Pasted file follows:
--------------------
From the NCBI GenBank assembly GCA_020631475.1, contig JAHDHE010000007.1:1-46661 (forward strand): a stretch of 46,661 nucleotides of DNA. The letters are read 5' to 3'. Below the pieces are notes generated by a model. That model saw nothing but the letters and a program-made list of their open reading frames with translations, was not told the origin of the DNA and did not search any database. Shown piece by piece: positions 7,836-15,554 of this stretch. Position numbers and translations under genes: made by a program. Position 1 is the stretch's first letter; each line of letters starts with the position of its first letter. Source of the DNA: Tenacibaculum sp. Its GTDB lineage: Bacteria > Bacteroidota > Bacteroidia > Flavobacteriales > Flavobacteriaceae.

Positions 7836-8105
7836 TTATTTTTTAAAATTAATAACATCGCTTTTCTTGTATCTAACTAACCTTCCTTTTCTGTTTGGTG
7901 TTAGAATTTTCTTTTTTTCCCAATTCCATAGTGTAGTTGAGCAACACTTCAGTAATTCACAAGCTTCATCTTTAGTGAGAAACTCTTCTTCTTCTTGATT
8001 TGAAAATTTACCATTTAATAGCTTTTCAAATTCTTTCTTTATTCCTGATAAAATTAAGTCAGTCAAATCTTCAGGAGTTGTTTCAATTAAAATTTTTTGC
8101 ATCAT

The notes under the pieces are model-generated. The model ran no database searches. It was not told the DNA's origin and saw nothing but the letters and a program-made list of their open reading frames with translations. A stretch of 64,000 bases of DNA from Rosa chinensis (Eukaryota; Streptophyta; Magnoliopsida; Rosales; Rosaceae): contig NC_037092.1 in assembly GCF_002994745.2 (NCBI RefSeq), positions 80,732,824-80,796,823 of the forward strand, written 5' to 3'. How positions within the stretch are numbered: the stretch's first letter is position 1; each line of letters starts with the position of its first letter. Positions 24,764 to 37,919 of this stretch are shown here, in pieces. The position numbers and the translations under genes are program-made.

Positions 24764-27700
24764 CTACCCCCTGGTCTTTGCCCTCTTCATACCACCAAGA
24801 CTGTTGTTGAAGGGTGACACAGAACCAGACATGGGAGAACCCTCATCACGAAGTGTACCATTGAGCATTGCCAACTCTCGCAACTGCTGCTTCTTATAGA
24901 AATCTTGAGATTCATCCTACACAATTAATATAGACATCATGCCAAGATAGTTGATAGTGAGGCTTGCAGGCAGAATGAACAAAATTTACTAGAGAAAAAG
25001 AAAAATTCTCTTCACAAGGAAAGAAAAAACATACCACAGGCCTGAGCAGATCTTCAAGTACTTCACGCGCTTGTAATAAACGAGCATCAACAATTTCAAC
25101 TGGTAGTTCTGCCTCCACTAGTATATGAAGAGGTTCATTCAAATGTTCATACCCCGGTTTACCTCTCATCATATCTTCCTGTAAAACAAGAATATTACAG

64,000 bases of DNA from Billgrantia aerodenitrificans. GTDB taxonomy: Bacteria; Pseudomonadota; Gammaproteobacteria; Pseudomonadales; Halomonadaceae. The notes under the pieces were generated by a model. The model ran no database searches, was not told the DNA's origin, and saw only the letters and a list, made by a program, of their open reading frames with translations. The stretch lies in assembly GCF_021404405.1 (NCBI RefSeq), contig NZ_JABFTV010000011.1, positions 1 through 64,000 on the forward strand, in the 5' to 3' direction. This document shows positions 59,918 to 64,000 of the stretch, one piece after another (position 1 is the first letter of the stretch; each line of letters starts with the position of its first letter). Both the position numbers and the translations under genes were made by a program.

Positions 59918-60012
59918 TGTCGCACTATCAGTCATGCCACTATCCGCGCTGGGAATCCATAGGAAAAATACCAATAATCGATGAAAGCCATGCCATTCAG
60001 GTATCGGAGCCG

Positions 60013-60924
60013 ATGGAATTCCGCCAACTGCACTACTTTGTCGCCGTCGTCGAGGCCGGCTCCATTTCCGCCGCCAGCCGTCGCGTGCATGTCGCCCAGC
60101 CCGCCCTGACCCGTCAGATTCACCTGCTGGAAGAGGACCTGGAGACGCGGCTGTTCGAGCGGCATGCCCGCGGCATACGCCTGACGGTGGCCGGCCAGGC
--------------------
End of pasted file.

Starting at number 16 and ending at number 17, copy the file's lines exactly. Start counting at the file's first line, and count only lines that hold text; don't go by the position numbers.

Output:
59918 TGTCGCACTATCAGTCATGCCACTATCCGCGCTGGGAATCCATAGGAAAAATACCAATAATCGATGAAAGCCATGCCATTCAG
60001 GTATCGGAGCCG